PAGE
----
Predictably, larth goes mad, destroys the shit out of everything, including the Mind Ray contraption. Yay! But! The ledge that KK was standing on was also destroyed, and he falls into the thundering maelstrom of battering waves and shattering spray!

I am swamped by lurid adjectives and faux-archaic constructions. The larth gives voice to a thunderous bellow of maniacal frenzy, as its burning eyes flare crimson! The pirates now only have one other such weapon wherewith to imperil the Empire! I dare not even imagine what kind of soundtrack this shit would have, were anyone ever fool enough to make it into a film...

Sunday, March 06, 2011

Chapter 5: Red Wolf of Tarakus

I notice that the chapter numbering continues, even though we're technically on "Book 2". I don't think Mr Carter has really thought this one through. But, here's the return of an old friend:

For days and nights beyond counting, Karm Karvus had lain in the foul dungeons beneath the towering bulk of the Pirate City, and he hungered for freedom. Freedom and - revenge!

Beyond counting? Last I heard, his ship was only lost 3 days ago (plus the day it took for Barim Redbeard to get to Patanga, and the day of reminiscing about Dalendus Vool, etc). He must be REALLY bad at maths.

But KK is still alive after all! His ship had been attacked by pirates, whose slim black boats had contained an "outlandish contraption".

A fantastic thing it was, all globes of crystal and rods of twinkling brass. But from it struck a weird and terrible beam of gray light... colourless light that twisted the sight away and held under some hypnotic fascination the minds of all they who had looked upon it.

Karm Karvus had managed to tear his sight away by sheer force of will (he's been hanging around with Thongor long enough to learn these skills, evidently) but everyone else had just stared at it while the pirates swarmed aboard. Manfully, he'd tried to mount a single-handed defence of the ship, but had inevitably been captured, and then Red Kashtar had ordered all his shipmates to kill each other, which they did. And now he's stuck in a rather nasty prison.

The dungeon cell wherein they had hurled him was dark and clammy and foul with the stench of human droppings and the vile odour of rotten straw wherewith the bare, beslimed stone flags of the floor were strewn. From somewhere in the stone ceiling above, moisture dripped ceaselessly. The slow plink-plink of it went on forever without change, and the monotony thereof drew his nerves taut and quivering.

Wherein? Wherewith? Beslimed? Thereof?

Anyway, he's pretty bored, until at last there came a break in the eternal monotony of his long imprisonment.

(it's still only a few days, right?)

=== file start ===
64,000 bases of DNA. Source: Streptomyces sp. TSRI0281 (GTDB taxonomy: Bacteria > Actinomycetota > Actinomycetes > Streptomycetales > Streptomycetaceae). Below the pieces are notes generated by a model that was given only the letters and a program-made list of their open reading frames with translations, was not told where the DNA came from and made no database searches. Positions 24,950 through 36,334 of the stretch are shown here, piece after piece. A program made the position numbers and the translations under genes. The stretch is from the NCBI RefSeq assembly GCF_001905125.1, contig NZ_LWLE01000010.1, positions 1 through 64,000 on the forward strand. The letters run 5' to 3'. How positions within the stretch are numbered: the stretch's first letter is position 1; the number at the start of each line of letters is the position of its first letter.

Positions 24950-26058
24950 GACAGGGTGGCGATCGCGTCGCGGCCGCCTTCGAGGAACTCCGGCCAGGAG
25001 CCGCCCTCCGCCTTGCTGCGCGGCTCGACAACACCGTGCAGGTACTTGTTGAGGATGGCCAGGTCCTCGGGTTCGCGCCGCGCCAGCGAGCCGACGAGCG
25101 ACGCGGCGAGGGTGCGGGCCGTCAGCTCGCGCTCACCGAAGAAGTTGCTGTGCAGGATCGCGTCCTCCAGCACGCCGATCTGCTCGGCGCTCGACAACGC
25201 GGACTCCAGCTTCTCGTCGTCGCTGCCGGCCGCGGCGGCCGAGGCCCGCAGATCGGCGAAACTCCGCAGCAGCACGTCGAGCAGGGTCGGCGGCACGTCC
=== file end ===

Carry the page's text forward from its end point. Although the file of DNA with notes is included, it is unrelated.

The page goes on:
Footsteps approach, and he springs into action, hoping that there will be few enough guards for him to overpower. But no, there are seven, naked cutlasses (of course) in their hands, and 'twould be an act of desperation to fling himself bare-handedly against such a number of armed and ready men.

He is taken into the pirate palace, which is full of treasures just casually strewn about and trampled on, cos pirates are just big slobs really. Their rich clothes are also covered with food stains, ugh! Naturally, we now get to meet the pirate king - no swarthy redbeard this one, instead he's a slim elegant man dressed in stretchy skin-tight red satin. He is dripping with jewels and his face is the "smooth, glossy hue of old parchment". Yes, I'm having trouble picturing that too. His wizard stands beside him, looking quite wizardly.

At length Kashtar smiled and made a mocking little half-bow. His voice was soft and there was laughter in it.
"Well, my lord prince, I trust you have found your quarters suitable, and our hospitality pleasurable?"

Kashtar is every bit the suave villain of cinema legend (his skin-tight scarlet pants notwithstanding) - polite and mocking, with the occasional COLD BLACK FIRE flaring in his eyes every time KK insults him. But what is Kashtar's evil plan??

"You are an old friend of the Lord of Patanga," he purred, "And, I doubt me not, he feels towards you with a warmth of friendship almost worthy of our demands - but not quite. But- when we have in some little measure added to our little collection of the friends of the so-called Lord of the West- "
"Added?" demanded Karm Karvus, hoarsely.
"Aye! now let me see; there is the Prince Ald Turmis of the city of Shembis, and old Barand Thon, lord of Thurdis of the Dragon, and hte young Prince Zul who but last year succeded his elder brother to the throne of Zangabal, and-"

?? So the pirates have been kidnapping all Thongor's mates, so that Thongor will have to, um, hand over his entire kingdom to the Pirate King, or else they'll take their fart gas outlandish contraption of madness to Patanga and make everyone insane...?

FFS. I've seen episodes of Terrahawks with a more sensical plot.

Hands up who reckons that Thongor will free all his mates and then have a super reunion party (full of jolly backslapping about how they defeated Dalendus Vool) before killing all the bad pirates?